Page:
CFL Light Bulb Risks Last Update: 5/20 7:03 pm If you’re like most people, you now have at least one or two of those squiggly Compact Fluorescent Light Bulbs in your home. And you may be buying more soon. Like it or not, the government is pushing us to purchase more and more CFL’s –compact fluorescent lights — because they save energy. But do they come with extra risks the stores and government don’t want us to know about? Some homeowners are wondering: Could be also be inviting a risk of explosions, fire, and even mercury poisoning? Bulb explodes without warning Tom and Nancy Heim were watching TV recently, when Tom decided to turn on the floor lamp next to his recliner chair. “I heard this loud pop…I saw what I thought was smoke, coming out o the top of the floor lamp,” says Tom. Nancy suddenly found glass in her lap. She says, “I did not see it. I just heard it, and I noticed i had glass on me.” Their concern. The bulb could have started a fire or exposed them to dangerous mercury vapor. Risk of explosion or fire So we checked with the U.S. EPA, and found found some reassuring news. The EPA says its records show the risk of a bulb exploding is extremely rare. And in most cases it has investigated, the bulb had been damaged at some point, such as having been dropped on the floor. According to the EPA, it’s almost impossible for a CFL bulb to start a fire, as all UL approved bulbs have a safety shutoff fuse in the base. If the glass breaks, the fuse cuts out, and there no more current goes into the bulb.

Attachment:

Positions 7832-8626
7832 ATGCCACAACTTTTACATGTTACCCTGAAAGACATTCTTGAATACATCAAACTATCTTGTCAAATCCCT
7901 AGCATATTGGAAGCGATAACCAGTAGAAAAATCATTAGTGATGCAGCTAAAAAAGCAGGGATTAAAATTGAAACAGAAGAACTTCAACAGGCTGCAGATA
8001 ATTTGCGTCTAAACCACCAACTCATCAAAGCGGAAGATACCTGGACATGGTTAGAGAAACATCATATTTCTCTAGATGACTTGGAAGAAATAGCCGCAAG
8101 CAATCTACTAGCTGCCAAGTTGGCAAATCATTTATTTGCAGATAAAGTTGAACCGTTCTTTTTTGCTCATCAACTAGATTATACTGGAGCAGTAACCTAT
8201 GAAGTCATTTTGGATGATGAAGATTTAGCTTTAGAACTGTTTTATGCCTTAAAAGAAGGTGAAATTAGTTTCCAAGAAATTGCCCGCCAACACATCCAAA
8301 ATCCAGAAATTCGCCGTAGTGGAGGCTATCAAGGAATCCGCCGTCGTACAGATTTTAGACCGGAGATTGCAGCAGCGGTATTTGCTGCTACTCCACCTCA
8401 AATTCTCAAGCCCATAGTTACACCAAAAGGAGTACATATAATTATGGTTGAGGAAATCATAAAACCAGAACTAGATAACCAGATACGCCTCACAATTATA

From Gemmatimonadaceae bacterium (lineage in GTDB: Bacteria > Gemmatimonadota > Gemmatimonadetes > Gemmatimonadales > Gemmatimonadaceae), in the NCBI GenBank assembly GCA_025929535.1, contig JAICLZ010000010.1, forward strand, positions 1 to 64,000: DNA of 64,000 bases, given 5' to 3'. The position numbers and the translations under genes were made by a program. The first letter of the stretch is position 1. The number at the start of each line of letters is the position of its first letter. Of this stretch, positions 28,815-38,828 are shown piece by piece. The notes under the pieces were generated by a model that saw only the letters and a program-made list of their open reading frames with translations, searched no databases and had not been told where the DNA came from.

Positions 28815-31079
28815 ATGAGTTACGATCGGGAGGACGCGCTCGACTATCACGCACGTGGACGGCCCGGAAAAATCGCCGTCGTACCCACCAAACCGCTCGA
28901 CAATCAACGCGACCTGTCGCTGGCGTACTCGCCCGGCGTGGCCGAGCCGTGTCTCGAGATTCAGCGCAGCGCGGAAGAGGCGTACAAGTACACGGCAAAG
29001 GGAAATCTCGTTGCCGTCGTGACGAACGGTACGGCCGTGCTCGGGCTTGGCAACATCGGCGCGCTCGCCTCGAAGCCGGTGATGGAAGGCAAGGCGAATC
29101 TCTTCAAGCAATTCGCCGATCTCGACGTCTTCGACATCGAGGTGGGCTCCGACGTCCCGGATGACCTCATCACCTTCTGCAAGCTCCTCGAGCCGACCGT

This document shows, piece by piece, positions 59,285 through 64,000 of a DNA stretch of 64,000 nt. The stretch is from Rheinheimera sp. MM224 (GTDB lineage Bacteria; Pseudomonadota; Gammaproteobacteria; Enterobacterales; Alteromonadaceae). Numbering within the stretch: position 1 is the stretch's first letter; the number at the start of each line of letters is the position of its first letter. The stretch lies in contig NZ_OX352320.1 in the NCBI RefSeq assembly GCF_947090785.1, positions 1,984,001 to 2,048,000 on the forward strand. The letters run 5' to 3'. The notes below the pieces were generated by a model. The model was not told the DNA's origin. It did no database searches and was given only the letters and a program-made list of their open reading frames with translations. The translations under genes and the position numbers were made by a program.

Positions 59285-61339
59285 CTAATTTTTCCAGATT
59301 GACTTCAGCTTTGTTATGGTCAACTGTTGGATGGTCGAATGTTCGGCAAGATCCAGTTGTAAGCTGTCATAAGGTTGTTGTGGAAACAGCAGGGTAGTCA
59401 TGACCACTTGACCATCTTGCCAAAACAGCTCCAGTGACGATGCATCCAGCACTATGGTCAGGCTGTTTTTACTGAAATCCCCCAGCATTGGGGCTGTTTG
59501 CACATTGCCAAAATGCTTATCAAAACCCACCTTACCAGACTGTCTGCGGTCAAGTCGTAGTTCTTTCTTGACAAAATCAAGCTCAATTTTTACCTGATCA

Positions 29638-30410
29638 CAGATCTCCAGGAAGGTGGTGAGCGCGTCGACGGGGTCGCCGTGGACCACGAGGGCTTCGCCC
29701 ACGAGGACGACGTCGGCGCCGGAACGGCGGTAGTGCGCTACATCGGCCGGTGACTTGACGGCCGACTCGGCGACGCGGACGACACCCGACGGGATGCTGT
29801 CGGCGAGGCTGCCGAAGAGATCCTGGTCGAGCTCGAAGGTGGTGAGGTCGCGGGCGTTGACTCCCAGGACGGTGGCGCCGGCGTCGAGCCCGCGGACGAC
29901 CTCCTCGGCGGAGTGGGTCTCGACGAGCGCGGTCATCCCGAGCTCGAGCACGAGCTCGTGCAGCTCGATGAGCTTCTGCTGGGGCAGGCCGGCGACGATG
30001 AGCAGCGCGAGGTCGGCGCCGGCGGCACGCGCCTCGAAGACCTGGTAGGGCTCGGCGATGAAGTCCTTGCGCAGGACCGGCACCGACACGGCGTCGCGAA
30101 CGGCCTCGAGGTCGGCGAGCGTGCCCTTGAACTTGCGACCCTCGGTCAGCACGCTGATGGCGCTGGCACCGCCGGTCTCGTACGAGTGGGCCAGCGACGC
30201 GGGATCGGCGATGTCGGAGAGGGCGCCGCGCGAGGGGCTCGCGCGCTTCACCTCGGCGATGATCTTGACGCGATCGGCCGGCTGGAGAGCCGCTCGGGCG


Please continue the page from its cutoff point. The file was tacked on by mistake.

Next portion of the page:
Is there a  risk of mercury poisoning?

But what about the mercury vapor they may have breathed?

Last year, we asked Dr. Kim Dietrich, an Environmental Engineering Professor, to break and test a CFL bulb for mercury. Research Assistant Professor Joo-Youp Lee shattered a bulb inside a sealed bag…then put the bag on a mercury vapor analyzer.

No question, he says, the bulb contained a measurable amount of mercury.

However, Dr. Dietrich says the amount found is minuscule compared to thermometers we used to put in our mouths.

According to Dr. Dietrich, “It would take 100 shattered CFL bulbs to equal the amount of mercury in an older thermometer.”

What if a bulb breaks?

Despite that reassuring news, the U.S. EPA has a list of steps you should take if you break a bulb.

  • The EPA says open a window and ventilate the room for 15 minutes.
  • Then use cardboard to sweep up the remains of the bulb
  • Wearing rubber gloves, use a wet paper towel to wipe the area.
  • Finally, seal it all in a plastic bag, and dispose.
  • The EPA says do not vacuum the room, or you could spread mercury dust around.

The EPA says the amount in one bulb is not enough to create a health hazard.

To prevent problems

To prevent problems, and extend bulb life, the EPA suggests you: